Republicans have a lot to risk in upcoming special elections in 2017. The party’s agenda includes cutbacks in government programs, tax reduction, changing to the EPA, health and of women’s rights, and much more.
Aside from the usual reasons that we encounter on a regular basis, we have gathered some less obvious signs that the Republicans don’t have a lot of chances to win in this upcoming election:
1. The GOP Refuses to Change
Americans, when faced with loss or disappointment, are more inclined to consider changing or trying to adapt in order to improve the chances of having a more beneficial outcome when the need for change is clear. Unfortunately, the Republican Party has made it clear that they don’t want to do this.
2. Economic Darwinism
According to economists, the proposed budget from Paul Ryan would take about a half-trillion dollars a year from programs that support those at and below the poverty line. This serves as the continuation of the 15-year shredding of the safety net established by Republicans in the 1990s, wherein the then GOP-CONTROLLED congress and Bill Clinton compromised and created Temporary Assistance to Needy Families (TANF), with the goal of cutting back on welfare applicants. The gains made by that bill have been reduced and even erased by Republican-authored state and federal legislation that impedes people in the most basic ways (such as reduction of food stamps).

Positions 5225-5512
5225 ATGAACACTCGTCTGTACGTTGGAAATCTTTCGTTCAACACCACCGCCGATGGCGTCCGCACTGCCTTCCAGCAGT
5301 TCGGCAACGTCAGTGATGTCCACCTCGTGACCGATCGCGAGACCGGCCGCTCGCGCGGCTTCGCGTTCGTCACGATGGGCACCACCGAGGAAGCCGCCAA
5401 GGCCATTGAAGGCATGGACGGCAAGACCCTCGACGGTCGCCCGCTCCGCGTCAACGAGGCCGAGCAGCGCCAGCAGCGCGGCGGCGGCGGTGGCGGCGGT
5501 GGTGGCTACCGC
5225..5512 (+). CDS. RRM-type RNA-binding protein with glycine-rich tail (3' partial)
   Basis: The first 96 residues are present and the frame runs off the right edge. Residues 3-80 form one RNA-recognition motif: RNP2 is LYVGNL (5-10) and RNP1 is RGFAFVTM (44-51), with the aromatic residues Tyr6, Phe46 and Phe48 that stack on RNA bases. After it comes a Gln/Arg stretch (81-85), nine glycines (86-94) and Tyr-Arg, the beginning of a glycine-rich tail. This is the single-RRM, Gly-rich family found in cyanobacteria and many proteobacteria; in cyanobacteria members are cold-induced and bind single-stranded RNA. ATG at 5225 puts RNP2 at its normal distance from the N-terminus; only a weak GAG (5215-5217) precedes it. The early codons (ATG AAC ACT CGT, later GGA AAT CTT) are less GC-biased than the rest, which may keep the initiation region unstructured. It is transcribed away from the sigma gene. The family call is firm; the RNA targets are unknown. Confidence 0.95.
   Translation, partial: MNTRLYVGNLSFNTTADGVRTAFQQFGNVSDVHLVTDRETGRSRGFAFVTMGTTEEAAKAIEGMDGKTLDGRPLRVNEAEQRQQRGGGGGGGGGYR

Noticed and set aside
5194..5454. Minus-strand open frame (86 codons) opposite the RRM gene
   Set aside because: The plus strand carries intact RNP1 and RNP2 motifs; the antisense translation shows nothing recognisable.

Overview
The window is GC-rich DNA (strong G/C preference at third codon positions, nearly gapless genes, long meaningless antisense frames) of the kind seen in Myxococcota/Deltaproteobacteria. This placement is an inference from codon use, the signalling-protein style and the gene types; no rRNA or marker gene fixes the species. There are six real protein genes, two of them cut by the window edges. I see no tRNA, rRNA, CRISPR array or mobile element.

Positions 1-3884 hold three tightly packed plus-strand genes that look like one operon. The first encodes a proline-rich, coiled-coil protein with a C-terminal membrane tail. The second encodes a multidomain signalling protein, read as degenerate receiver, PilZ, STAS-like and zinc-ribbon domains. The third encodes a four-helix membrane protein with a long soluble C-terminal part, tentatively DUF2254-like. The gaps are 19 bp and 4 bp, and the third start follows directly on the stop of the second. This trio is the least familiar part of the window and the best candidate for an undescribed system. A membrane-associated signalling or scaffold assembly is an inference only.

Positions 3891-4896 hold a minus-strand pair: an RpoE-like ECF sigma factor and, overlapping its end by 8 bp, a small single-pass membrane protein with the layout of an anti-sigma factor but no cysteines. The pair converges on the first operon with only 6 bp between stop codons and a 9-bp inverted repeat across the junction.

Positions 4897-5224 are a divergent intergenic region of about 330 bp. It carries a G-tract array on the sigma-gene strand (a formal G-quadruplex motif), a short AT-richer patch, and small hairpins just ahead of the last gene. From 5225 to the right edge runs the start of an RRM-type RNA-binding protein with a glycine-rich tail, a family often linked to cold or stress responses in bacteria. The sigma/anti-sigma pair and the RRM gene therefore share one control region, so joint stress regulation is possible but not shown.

Keep in mind that the Republicans voted to end the Child Tax Credit, while favoring a tax plan that was written to benefit the wealthiest Americans.
3. The National Polls Are Meaningless
It’s safe to assume that there’s a possibility of a stronger correlation between caucus votes made and the attention given to campaigns (if all states would vote on the same day). Unfortunately, they don’t. This year, Iowa has consistently been one of the Republicans’ worst states. There’s an average of just 20% of the vote in the live-interview caucus polls.